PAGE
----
Do you remember having had, as a child, sudden realizations about who you were and what life was about?
I do. I have many childhood memories: of picking strawberries, catching grasshoppers and roly-polies, making mud pies . . . and having kid epiphanies.
Kid epiphanies can be empowering, frightening, or merely evocative of curiosity . . . but they are surely always accompanied by strong emotions.
One of the best reasons to read Dandelion Wine by Ray Bradbury is that you will encounter many, many brilliant depictions of kid (and also adult!) epiphanies. Some serious existential life talk happens in this book . . . and yet, you don’t need to be a philosophy major to understand it. You just need to stretch your memory back to childhood.
Here’s one kid epiphany that occurs near the beginning of the novel. Actually, it’s what one might call a pre-epiphany, the realization that a realization is about to occur:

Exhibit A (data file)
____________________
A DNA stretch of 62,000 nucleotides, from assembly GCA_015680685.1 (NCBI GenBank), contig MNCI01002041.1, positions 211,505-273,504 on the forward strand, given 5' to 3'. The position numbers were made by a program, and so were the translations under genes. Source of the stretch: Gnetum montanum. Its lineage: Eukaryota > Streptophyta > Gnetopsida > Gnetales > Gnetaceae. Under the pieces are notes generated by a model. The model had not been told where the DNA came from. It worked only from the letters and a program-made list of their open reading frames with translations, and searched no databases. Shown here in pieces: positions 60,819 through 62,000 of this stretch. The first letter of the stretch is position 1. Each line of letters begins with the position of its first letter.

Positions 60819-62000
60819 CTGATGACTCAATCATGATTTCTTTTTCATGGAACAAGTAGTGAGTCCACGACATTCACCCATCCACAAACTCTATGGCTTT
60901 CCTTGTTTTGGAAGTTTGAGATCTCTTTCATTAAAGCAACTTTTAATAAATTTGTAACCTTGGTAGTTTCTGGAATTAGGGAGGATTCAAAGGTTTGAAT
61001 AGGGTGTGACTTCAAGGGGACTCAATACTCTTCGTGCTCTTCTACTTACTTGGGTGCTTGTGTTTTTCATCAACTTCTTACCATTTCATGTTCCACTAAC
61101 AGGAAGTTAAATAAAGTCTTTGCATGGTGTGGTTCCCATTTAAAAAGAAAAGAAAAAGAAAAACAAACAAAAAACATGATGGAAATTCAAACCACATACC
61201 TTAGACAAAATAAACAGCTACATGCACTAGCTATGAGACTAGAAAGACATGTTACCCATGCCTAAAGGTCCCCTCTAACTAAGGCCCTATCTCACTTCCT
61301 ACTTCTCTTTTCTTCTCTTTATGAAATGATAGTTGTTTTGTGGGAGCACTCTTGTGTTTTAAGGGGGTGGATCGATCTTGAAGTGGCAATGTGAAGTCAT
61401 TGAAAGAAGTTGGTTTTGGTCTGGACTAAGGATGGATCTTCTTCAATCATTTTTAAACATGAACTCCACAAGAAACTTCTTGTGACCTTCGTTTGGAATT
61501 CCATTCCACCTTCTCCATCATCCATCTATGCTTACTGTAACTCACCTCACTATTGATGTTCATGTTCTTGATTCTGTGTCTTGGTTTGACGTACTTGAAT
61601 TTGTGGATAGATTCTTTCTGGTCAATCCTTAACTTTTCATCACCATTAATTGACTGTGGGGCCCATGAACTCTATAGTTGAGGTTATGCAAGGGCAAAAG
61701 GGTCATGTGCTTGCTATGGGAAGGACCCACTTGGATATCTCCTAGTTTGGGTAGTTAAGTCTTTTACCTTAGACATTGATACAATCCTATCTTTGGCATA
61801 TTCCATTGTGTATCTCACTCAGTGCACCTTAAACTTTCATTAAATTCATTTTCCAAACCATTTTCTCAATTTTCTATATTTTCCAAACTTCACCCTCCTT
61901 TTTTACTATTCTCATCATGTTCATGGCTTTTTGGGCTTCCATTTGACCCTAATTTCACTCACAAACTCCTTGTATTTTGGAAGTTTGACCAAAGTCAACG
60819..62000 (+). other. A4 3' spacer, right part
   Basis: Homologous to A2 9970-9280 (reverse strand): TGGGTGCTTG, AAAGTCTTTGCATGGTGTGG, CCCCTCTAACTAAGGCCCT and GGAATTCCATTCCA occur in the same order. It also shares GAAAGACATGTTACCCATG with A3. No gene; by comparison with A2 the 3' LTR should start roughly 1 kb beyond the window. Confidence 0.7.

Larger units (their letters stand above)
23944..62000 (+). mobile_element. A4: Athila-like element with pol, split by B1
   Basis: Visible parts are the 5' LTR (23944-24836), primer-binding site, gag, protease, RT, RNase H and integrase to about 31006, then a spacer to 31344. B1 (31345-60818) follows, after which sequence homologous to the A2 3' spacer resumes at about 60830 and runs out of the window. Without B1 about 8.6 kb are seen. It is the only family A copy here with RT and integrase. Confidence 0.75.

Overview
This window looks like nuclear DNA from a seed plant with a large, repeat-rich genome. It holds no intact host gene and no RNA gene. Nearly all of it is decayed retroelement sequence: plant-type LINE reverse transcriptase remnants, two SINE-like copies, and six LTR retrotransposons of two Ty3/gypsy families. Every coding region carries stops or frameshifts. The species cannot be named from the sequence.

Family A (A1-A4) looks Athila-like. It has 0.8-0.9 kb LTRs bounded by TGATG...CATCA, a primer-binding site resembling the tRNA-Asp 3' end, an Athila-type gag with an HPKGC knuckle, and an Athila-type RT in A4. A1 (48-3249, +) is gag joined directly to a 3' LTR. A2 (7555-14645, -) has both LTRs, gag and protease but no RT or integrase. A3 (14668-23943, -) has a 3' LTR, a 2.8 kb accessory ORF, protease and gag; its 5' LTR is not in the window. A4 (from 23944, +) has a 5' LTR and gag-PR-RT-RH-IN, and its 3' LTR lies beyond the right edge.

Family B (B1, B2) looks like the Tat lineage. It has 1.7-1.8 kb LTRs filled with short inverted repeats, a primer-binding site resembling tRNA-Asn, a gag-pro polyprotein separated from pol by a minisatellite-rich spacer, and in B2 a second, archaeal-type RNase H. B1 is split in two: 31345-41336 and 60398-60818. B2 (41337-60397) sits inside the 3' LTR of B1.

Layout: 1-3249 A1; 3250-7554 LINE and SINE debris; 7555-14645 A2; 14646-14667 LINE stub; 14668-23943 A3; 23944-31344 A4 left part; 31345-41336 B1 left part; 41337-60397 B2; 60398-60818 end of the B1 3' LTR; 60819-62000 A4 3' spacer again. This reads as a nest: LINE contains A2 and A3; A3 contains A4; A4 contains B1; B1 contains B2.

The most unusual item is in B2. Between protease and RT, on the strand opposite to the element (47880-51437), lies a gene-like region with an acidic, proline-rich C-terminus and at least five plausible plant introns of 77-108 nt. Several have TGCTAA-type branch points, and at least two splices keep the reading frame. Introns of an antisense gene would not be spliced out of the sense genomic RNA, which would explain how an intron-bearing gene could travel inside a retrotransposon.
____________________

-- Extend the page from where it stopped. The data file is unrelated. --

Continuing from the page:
“Dad laughed and lunch was over and they moved again into the shadows to find fox grapes and the tiny wild strawberries, bent down, all three of them, hands coming and going, the pails getting heavy, and Douglas holding his breath, thinking, Yes, yes, it’s near again! Breathing on my neck, almost! Don’t look! Work. Just pick, fill up the pail. If you look you’ll scare it off. Don’t lose it this time! But how, do you bring it around here where you can see it, stare it right in the eye? How? How?”
I won’t give away what the realization is, but I will say that I experienced something similar as a kid.
What kid epiphanies do you remember having?